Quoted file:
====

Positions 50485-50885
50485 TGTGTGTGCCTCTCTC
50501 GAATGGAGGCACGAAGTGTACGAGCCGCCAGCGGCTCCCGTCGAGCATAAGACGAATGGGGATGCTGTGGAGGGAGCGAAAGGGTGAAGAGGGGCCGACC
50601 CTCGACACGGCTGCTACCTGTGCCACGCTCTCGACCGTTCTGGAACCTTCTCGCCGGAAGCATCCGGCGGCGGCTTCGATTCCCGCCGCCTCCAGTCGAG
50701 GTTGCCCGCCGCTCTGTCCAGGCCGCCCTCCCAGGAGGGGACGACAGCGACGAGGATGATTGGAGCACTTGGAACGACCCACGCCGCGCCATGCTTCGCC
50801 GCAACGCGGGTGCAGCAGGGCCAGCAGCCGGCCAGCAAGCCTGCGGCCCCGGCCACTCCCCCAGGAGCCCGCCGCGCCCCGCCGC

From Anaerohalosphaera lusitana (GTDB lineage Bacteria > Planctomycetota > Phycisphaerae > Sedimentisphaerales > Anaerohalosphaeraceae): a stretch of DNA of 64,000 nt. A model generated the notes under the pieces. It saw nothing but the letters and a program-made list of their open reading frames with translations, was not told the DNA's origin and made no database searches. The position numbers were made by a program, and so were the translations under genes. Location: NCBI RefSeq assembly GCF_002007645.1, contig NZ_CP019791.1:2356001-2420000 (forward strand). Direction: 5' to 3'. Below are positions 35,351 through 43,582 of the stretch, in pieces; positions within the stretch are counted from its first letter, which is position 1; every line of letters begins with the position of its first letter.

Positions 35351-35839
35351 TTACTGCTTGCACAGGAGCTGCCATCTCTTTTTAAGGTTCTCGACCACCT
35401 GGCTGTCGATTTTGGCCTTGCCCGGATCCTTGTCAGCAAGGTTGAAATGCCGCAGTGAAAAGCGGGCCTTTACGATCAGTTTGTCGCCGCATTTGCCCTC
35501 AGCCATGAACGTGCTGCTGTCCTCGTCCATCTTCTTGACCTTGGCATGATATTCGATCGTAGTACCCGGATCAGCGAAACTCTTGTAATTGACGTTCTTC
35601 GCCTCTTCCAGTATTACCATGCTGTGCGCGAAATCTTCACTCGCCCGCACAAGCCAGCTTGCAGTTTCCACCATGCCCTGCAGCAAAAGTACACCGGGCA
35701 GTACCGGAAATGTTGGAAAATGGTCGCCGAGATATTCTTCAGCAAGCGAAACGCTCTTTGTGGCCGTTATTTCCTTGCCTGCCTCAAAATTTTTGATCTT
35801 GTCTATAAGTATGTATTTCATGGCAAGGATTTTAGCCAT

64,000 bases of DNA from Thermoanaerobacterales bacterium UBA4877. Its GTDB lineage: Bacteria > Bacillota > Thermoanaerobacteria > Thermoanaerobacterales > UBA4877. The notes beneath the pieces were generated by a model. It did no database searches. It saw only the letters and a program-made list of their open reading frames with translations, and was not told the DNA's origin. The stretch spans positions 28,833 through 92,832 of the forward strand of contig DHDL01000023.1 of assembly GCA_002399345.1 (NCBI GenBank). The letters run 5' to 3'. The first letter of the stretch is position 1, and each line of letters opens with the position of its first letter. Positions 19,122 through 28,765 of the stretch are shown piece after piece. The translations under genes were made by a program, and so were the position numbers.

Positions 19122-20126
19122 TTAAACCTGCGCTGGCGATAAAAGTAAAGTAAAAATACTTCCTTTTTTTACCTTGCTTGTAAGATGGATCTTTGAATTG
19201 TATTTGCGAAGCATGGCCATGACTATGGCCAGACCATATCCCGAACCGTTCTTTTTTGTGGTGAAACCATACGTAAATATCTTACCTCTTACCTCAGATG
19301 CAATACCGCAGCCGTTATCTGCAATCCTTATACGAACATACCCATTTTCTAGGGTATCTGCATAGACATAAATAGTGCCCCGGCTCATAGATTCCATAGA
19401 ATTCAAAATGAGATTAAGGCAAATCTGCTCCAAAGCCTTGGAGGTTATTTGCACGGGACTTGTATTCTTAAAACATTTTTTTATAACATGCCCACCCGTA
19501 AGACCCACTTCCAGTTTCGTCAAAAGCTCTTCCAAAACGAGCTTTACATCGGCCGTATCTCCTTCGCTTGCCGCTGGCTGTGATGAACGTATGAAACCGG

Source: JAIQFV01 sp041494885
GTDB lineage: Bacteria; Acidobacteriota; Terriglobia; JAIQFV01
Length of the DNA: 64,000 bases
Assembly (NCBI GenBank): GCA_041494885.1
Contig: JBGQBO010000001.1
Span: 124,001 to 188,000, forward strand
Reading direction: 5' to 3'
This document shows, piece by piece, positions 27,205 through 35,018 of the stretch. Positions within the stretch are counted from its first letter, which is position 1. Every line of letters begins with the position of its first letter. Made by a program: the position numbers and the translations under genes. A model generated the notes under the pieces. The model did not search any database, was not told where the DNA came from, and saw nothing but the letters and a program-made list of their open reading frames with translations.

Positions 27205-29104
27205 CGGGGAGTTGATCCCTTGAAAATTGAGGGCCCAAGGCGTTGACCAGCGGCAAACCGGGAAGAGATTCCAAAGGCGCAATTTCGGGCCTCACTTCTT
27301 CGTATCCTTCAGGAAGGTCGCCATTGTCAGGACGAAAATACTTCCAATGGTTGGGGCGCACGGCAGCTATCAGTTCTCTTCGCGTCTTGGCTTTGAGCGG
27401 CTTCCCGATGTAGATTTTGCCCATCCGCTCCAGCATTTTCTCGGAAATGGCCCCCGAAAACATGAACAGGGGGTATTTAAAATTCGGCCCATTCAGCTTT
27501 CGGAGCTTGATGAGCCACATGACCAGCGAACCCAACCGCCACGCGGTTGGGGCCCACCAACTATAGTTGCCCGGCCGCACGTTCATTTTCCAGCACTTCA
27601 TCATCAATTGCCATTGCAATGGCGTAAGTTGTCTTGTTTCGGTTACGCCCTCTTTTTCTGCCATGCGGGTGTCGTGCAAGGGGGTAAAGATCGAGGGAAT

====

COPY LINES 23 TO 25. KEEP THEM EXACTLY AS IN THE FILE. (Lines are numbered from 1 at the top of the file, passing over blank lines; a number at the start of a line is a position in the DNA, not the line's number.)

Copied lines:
GTDB lineage: Bacteria; Acidobacteriota; Terriglobia; JAIQFV01
Length of the DNA: 64,000 bases
Assembly (NCBI GenBank): GCA_041494885.1